6. Next add the canned chickpeas and your greens and simmer for a further 10 minutes until all the vegetables are cooked. This may take longer for very chunky soups and may take less time if you have diced everything finely.
  7. Add salt and pepper to taste and serve with a slice of chunky bread to sop up all the juices.

This recipe is tremendously versatile, healthy. You can add a scoop of collagen peptides to any soup or meal to make it even more beneficial to skin, hair, and nails! Classic Pumpkin Risotto

Image credit: Pexels. Free to use Licence

As the days get colder and the nights draw in, we are naturally drawn to more comforting food options that make us feel full and warm from the inside out. A family favorite, and great alternative to traditional pasta dishes, is the classic risotto. Delicious creamy rice served hot and packed full of seasonal vegetables is a winner with the whole family. Once again it can be made in advance and easily reheated.

This recipe will also serve a family of four as a main course or six as a starter.

Fall Family Risotto

Ingredients:

  • 1tbsp of butter
  • 1 tbsp of olive oil
  • 1 large onion, finely chopped
  • 2-3 cloves of garlic, crushed
  • A handful of sliced mushrooms, approximately a cup
  • 1.5 cups of risotto rice such as Arborio
  • 1 cup of diced pumpkin
  • 3-4 cups of stock (veg or chicken)
  • ½ cup of grated parmesan cheese
  • Salt and pepper to taste
  • Fresh parsley to garnish

Method:

  1. Add the butter and oil to a heavy based saucepan and melt together, then cook the onion and garlic until fragrant. Keep the heat low to avoid too much browning, or the garlic will become bitter
  2. Add the raw rice to the onion and garlic mix and stir to coat in the fragrant butter and oil mixture and cook for about one minute until the rice begins to go slightly translucent at the edges.
  3. Now add the mushrooms and pumpkin and cook for another 30 seconds so that they start to soften.
  4. Next add in 1 cup of your chosen broth and stir often until the liquid is almost absorbed.
  5. Continue stirring and adding stock a little at a time until all the stock is absorbed and the rice is cooked through and tender. No need to stir continuously, you just want to stop the rice from burning to the bottom of the pan.
  6. Finally stir through the parmesan cheese (or a little goat cheese if you can’t do cow dairy) and season with salt and pepper to taste, remember that the stock and parmesan are both quite salty, so check the risotto before adding any additional salt to the recipe.
  7. If using, garnish with fresh parsley and serve straight away.

This risotto dish is fantastically easy and can be customized with different vegetables and seasoning to suit your palate. Why not try making it with other seasonal ingredients  such as kale, sweet potato, beetroot or using different cheeses to add a subtle difference to the flavor.

Cinnamon spiced oatmeal cookies

Fall isn’t just a fantastic time of year for savory dishes but for sweet treats too. If you’re looking for a healthier alternative to ordinary cookies, then give these cinnamon spiced oatmeal cookies a try – they’re gooey and soft, and great served straight from the oven.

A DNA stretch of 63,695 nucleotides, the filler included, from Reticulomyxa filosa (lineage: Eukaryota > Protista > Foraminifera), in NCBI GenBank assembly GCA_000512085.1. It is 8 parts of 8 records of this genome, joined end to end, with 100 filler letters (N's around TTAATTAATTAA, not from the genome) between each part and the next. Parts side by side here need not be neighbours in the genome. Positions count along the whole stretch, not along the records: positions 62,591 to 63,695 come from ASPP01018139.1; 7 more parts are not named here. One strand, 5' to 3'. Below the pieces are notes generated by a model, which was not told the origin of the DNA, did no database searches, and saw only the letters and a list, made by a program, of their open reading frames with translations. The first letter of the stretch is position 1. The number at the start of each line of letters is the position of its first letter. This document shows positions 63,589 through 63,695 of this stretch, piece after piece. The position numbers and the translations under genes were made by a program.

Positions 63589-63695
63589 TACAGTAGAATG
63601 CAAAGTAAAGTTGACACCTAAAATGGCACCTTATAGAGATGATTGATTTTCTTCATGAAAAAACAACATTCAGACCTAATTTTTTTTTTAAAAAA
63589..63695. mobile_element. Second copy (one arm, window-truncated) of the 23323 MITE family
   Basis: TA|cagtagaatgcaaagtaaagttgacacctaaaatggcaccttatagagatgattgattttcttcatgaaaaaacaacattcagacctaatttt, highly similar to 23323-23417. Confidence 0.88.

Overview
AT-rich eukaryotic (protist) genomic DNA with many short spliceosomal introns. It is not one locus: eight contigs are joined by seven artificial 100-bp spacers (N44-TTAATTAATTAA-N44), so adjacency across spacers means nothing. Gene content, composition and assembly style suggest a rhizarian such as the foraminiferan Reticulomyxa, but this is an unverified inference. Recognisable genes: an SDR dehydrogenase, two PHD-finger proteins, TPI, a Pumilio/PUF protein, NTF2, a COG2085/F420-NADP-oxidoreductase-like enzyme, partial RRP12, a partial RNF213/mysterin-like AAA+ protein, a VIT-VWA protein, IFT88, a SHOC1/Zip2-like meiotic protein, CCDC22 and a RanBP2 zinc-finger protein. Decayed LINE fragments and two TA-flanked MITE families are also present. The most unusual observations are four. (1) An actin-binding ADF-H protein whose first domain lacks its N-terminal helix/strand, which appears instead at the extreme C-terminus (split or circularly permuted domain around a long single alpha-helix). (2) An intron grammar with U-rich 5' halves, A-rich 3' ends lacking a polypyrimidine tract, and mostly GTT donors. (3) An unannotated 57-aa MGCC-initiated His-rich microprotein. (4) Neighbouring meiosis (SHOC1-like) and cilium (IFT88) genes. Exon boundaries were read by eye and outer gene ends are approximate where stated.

This recipe produces between 12-18 cookies depending how big you make them. If you’re not a fan of fruit in your cookies then you can always substitute in chocolate chips (yum!), chopped nuts or even leave them plain.


Image credit: Pexels, Free to Use Licence

Ingredients:

  • ½ cup all purpose flour (or gluten free flour)
  • ½ cup of wholemeal flour (if not using then add an additional ½ cup of plain all purpose flour)
  • 1 tsp of baking powder
  • ⅓ cup of vegetable or coconut oil
  • ⅔ cup of dark brown sugar or coocnut sugar
  • 1tsp of vanilla
  • 1 tsp cinnamon
  • ½ cup of dried fruit such as cranberries, sultanas or raisins
  • ½ cup of rolled oats
  • 1 large egg

Method:

This recipe really does have a ‘throw it all in the bowl’ method and is a great one to try with your kids. Before you start have all your ingredients weighed out, this will make things easier or alternatively weigh them directly into the bowl.

  1. Preheat the oven to 350 and line two baking trays with parchment
  2. In a bowl mix together all of your dry ingredients
  3. In another bowl mix together you wet ingredients (you may need to melt the coconut oil)
  4. Combine the two mixtures to create your cookie dough
  5. Roll the cookie dough into balls and place on the trays leaving ample space for them to spread a little as they cook
  6. Bake until browned which will take roughly 15 minutes
  7. Allow to cool on the baking tray and then transfer to a wire rack to cool completely or alternatively eat them whilst they’re still warm and gooey!

Fall is such a magical time of year, the trees begin to change color from green to gold, the temperature drops, and the days get shorter. It’s the perfect time to be creative in the kitchen and use up delicious seasonal produce.

Which one of these recipes will you try?

 

Disclaimer: Some links on this blog are affiliate links; when you use those links you help support my family, at no additional cost to you.  Thank you!

Frugally Feeding Farm Animals {supplementing goats}

originally Published on: Sep 7, 2018